Capping the celebration, the University of Pennsylvania Lions performed the traditional Chinese Lion Dance; New York musician Judy Yeh presented "The Sparkling Galaxy" on the Chinese guzheng or horizontal harp; violin virtuoso Xiang Gao, professor of music at UD, accompanied by Marian Lee, played the "Fisherman's Serenade"; and UD's Dragonfly Dance Club, resplendent in gold costumes, performed the traditional Chinese dance "The Splendor of Dunhuang."
" 'Knowledge is the light of the mind' – the Confucius Institute will make the light ever brighter and help the people of Delaware lean the Chinese Language and culture, and become a bridge of friendship between the American and Chinese People."– Hanban/Confucius Institute Headquarters
Prof. Zhu Chongshi has been the president of Xiamen University since 2003. Based in the major port city of Xiamen in Fujian, China, the university has 27,000 students across 82 undergraduate programs, 219 master's programs and 134 doctoral programs. The university's mission is to advance learning, as underscored in its motto, "Pursue excellence; strive for perfection."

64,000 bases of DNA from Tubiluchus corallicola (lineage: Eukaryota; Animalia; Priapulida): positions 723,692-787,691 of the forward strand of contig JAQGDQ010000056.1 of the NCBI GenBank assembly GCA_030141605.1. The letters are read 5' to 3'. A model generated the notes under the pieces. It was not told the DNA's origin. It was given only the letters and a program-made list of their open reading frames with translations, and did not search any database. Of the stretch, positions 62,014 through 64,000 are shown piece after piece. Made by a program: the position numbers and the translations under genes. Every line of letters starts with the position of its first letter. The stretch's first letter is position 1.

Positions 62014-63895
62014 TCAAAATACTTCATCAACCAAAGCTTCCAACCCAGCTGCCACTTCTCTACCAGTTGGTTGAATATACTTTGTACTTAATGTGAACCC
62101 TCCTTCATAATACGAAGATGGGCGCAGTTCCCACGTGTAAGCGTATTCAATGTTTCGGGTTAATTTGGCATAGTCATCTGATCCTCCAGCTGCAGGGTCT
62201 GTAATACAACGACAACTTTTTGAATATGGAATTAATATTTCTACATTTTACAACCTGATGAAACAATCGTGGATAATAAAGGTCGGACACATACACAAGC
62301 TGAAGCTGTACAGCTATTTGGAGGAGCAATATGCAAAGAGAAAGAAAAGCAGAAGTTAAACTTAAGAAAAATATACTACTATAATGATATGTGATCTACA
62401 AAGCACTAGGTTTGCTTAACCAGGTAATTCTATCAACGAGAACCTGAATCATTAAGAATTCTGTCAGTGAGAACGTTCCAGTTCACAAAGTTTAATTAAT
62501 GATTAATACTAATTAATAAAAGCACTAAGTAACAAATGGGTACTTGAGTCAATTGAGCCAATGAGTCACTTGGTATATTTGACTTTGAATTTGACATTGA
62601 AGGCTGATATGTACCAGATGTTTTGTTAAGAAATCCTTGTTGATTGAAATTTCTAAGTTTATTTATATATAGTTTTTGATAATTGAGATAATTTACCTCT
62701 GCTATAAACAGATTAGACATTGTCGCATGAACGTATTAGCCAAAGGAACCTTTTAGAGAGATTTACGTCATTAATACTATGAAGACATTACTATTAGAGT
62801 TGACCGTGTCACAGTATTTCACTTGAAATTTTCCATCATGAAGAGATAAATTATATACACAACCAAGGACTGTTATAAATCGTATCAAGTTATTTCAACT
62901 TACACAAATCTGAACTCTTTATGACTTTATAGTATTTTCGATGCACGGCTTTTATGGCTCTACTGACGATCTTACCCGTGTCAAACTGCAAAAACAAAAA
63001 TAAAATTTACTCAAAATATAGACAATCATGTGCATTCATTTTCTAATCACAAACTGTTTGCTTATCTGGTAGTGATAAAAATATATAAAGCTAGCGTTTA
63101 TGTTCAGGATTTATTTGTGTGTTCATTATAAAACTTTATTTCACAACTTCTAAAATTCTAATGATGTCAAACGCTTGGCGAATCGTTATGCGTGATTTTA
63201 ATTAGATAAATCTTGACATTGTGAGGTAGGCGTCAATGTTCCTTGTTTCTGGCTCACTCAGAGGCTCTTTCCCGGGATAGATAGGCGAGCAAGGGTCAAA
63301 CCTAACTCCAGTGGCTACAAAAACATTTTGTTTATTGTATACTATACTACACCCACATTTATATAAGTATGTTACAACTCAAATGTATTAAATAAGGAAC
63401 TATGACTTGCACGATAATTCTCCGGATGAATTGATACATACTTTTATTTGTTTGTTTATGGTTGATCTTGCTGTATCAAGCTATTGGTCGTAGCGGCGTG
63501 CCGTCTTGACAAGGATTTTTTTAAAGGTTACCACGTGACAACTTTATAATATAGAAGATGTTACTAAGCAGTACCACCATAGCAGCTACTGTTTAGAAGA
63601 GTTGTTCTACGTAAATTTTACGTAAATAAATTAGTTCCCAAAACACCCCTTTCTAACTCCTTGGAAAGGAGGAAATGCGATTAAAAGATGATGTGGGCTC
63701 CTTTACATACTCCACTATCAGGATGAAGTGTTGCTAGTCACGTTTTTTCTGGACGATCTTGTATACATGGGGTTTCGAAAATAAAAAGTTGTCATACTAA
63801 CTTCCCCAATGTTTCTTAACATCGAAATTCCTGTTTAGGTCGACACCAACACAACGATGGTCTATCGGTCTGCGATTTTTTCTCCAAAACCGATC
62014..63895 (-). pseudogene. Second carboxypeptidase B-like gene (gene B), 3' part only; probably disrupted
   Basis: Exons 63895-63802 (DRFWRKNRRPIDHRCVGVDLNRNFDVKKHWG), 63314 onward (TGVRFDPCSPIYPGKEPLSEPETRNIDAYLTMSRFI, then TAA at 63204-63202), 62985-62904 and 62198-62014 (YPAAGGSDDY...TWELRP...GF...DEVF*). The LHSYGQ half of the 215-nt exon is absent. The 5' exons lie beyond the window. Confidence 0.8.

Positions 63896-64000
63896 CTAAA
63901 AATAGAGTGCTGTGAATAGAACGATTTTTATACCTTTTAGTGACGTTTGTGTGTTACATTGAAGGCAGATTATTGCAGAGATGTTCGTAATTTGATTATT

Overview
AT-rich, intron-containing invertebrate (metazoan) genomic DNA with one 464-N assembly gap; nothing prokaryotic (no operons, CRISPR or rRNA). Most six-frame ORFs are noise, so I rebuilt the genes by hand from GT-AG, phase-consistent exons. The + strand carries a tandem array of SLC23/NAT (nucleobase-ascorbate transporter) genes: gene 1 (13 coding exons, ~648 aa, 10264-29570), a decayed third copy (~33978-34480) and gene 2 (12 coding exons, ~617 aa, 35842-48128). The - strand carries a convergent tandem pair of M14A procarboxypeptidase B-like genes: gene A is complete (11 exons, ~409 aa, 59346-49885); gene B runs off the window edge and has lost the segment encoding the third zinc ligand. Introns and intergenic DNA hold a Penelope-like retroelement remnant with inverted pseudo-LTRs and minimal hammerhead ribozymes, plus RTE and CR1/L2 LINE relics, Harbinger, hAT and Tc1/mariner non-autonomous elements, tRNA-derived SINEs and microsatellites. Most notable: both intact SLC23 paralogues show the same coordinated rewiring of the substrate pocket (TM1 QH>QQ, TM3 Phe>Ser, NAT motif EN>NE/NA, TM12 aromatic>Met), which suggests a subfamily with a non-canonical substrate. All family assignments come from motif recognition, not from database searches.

Zhu was born in 1954 in Fujian Province. He received his bachelor's degree in 1982 from Xiamen University and his doctoral degree in 1990 from the University of Belgrade in the former Yugoslavia. His primary research interest is economic law – the study of the social and economic relationship developed between a state and other entities in society in the course of all kinds of economic activities.
How do you see the relationship between Xiamen University and the University of Delaware developing in the future?
There is a bright future for the two universities with regard to our collaborations and exchanges, which will continue to grow and expand.
What do you think are the major strengths of the partnership between the University of Delaware and Xiamen University?
Both are outstanding major research universities that have many identical and/or similar areas and disciplines. Many of these areas and disciplines have possibilities for cooperation and exchange. This is especially so in marine studies, environmental sciences, chemistry, life science, business management, anthropology, history, etc., where there is a big potential for collaborative initiatives.